BLOOMFIELD, NJ — English as a second language is being taught to adults at Fairview Elementary School on Wednesday evenings. The course is a rigorous, 20-week workout for parents with varying degrees of English proficiency who have children enrolled in Fairview.
Class begins at 6 p.m. and runs for two hours without a break. Homework is assigned, which students may bring for review to teacher Agustina Batista’s classroom, starting at 5:30 p.m. It is a serious class for adults serious about helping their bilingual children with homework or, for themselves to help secure employment in their adopted homeland.
The program is in its third year. It has progressively increased in hours since its inception, as more funds have become available to teach English to non-English-speaking students. This is done through Title III funding for English Language Learners, or the ELL program.
Along with Batista, a Fairview Elementary School ELL teacher, the class is also taught by Ed Reyes, a classroom resource teacher at the school. According to Batista, students in the adult class attend after daytime jobs, sometimes arriving late but coming nonetheless. This would appear to be accurate. On Wednesday evening, Nov. 11, men and women entered the classroom as the first hour progressed and quietly took a chair at a table and got to work.
Most of the adults in class are Spanish-speaking, and when Principal Salvatore DeSimone paid a visit, he spoke easily to them in their native tongue. But there are also students from the Ukraine and Vietnam. There were students the previous year from Mongolia and the Ivory Coast.
“Their kids are completely bilingual and they came here to learn English,” DeSimone said. “I am so proud of them.”
He said the idea for the class came from Batista and Reyes.
“The two of them often discuss how to bring people closer to the school,” he said. “These students work all day and they come here. And we have grandparents here, too. These people are here because of the two teachers.”
DeSimone said there are as many as 31 ELL children in Fairview. The school has a total enrollment of 557 students.
At the head of the class, Batista and Reyes were teaching short and long vowel sounds.
Their effort was supplemented by a high-tech computer blackboard called Starfall. This gadget has the capability of enlarging and projecting workbook pages. Later in the lesson, students would come to the board, and, by using their finger as a cursor, drag vowel sounds from one area of the projected image to another in order to answer a question.
As for homework, Reyes said most of the adult complete their assignments.
“Everyone is anxious and determined to learn,” he said. “A lot of them are looking for conversation. But a lot of them come to learn to speak to get a better job.”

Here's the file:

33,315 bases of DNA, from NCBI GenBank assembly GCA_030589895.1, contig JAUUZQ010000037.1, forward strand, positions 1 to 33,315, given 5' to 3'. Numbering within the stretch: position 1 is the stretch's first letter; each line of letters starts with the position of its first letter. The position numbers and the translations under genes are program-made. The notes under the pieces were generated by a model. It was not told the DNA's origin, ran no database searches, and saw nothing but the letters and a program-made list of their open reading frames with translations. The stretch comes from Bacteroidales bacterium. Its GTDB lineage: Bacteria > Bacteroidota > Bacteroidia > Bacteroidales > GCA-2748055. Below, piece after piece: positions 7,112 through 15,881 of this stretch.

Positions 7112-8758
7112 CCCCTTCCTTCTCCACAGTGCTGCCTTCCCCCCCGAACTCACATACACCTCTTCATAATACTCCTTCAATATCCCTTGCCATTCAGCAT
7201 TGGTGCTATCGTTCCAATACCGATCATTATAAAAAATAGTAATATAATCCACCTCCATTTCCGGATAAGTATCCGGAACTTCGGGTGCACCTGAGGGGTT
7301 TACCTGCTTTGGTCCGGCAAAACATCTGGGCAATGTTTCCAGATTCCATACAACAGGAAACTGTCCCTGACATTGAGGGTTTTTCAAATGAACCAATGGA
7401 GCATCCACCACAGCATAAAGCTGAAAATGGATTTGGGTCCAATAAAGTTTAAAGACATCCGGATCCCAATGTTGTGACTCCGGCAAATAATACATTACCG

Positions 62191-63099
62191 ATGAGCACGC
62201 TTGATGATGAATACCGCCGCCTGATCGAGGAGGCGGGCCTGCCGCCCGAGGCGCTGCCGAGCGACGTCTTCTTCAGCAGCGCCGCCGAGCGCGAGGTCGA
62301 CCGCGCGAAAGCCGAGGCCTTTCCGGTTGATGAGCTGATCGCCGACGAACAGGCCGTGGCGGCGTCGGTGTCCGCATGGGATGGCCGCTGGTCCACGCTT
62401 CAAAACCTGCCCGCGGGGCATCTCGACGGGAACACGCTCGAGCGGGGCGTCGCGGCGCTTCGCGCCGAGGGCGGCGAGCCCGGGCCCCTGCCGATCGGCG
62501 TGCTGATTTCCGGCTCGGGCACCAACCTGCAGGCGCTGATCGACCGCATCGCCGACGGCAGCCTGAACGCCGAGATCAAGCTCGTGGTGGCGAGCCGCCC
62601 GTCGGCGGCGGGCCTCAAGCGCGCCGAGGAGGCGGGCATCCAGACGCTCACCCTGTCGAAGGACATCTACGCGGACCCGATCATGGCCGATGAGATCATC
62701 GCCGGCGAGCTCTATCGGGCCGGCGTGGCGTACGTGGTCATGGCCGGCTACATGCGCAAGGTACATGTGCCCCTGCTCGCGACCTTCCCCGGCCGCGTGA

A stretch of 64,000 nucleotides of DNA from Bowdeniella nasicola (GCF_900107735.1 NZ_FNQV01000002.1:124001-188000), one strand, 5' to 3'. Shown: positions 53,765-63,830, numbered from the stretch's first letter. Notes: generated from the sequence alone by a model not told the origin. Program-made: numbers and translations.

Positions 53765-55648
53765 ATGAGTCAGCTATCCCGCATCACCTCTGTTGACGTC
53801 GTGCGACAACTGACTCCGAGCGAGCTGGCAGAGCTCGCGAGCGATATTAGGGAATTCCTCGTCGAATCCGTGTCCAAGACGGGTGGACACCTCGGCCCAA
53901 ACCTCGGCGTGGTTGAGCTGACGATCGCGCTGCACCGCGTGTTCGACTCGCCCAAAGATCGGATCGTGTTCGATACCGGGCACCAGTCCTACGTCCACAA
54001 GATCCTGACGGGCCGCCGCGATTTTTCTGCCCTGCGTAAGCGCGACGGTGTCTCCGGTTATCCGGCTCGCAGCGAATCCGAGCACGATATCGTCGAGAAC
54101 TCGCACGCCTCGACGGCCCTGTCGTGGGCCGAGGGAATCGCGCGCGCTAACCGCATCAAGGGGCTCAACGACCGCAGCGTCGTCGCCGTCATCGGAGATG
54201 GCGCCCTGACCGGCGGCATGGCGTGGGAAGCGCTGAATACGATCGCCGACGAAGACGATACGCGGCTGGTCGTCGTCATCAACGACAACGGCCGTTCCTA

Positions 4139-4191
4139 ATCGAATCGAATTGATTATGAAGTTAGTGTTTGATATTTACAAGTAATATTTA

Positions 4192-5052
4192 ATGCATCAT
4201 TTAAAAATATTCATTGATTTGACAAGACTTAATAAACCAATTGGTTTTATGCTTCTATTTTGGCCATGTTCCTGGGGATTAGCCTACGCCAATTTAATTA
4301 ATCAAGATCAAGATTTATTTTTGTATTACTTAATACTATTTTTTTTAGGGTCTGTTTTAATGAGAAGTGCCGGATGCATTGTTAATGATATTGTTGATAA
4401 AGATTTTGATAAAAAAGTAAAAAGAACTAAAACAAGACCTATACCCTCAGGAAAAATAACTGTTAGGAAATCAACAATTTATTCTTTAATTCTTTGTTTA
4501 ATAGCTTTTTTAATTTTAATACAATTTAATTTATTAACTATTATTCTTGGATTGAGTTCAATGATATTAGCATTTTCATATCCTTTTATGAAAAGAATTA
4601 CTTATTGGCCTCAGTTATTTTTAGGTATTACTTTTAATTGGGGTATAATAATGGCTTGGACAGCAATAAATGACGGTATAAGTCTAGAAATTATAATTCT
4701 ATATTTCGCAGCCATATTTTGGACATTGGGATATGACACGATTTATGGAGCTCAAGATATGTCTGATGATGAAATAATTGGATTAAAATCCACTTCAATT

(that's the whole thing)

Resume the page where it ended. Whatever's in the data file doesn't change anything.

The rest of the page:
He said the idea for the ELL adult class came to him after tutoring a Fairvew student. The boy’s mother had told Reyes that she wanted to learn English but could not find a place for this. Reyes pointed to her: She was now in his class.
Reyes and Batista then approached DeSimone with the idea for an ELL adult class and Title III funding was sought. During its first year, there was enough funding for 10 weeks of class; last year, there was enough for 15.
But not all Fairview parents have the opportunity to learn English. Batista said she knew parents from Mexico and Costa Rica that cannot attend because of their job schedule.
“I have a family from Honduras I would love to come but they work,” she said.
In the Nov. 11 class, Batista counted about 25 adults. She said this total represented the families of 17 Fairview children. She said she had 30 ELL children during the day, and on that particular evening, at least 10 of them had a parent in the adult class. Her goal, she said, was to give all Fairview ELL children and parents the ability to read together. And the last adult class of the year will be just that. Batista said parents will bring their children, and in addition to having a party, they will sit down with them and read together in English.
“It’s a collaboration,” Batista said of parent and child reading together.
With collaboration in mind, Batista said the school will offer a two-night class sometime in the near future, taught in Spanish and English. Its goal is to provide Spanish-speaking parents with methods for them to help their children with homework. This class will be made available through Title III funding, too.